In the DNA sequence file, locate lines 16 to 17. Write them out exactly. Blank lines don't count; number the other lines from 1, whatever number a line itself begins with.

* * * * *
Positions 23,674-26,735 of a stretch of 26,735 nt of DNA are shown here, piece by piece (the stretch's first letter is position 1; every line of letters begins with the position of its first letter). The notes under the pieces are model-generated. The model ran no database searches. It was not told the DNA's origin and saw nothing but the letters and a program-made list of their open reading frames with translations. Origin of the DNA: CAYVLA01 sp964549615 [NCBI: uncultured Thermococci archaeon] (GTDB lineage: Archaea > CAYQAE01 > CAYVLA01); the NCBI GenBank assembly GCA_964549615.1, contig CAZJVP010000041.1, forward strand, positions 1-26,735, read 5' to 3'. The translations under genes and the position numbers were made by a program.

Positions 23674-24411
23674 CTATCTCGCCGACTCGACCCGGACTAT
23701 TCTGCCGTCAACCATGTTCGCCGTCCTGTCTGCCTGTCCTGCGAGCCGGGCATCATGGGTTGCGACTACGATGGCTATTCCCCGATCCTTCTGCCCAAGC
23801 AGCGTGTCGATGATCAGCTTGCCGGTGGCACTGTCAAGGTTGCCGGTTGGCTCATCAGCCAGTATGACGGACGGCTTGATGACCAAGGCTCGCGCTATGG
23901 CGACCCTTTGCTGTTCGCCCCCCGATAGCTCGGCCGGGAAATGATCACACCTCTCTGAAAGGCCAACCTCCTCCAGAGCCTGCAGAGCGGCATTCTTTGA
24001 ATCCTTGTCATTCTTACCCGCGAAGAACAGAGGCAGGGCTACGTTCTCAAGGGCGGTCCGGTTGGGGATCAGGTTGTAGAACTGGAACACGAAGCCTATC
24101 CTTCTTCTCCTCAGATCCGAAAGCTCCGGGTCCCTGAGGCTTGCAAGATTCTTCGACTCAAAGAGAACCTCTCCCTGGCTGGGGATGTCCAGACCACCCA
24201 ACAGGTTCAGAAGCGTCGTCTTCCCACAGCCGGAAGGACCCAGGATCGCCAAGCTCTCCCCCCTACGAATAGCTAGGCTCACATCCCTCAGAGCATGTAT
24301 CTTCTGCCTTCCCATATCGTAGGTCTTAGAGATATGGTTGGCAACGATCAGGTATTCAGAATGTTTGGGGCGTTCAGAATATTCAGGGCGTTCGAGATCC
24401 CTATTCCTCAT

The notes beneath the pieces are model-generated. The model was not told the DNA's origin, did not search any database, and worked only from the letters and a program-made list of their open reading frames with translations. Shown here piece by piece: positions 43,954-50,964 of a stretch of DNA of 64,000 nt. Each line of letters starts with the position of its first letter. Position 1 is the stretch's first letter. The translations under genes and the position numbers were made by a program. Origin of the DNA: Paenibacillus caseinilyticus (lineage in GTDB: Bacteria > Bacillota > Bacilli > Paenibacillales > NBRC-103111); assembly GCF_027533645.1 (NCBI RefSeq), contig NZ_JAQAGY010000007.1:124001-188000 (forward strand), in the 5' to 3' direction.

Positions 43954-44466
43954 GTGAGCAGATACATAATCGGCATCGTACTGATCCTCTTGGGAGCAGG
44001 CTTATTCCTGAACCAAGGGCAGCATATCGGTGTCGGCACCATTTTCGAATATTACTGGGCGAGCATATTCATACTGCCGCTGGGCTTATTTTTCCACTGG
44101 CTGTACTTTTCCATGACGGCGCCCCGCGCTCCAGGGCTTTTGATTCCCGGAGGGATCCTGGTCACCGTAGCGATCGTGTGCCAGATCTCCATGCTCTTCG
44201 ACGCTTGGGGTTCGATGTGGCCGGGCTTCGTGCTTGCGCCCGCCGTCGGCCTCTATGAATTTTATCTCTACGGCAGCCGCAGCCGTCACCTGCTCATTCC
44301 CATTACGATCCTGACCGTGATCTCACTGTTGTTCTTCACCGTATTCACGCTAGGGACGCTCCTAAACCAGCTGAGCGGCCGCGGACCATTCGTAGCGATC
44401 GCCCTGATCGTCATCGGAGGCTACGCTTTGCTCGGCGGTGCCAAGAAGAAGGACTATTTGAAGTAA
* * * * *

44101 CTGTACTTTTCCATGACGGCGCCCCGCGCTCCAGGGCTTTTGATTCCCGGAGGGATCCTGGTCACCGTAGCGATCGTGTGCCAGATCTCCATGCTCTTCG
44201 ACGCTTGGGGTTCGATGTGGCCGGGCTTCGTGCTTGCGCCCGCCGTCGGCCTCTATGAATTTTATCTCTACGGCAGCCGCAGCCGTCACCTGCTCATTCC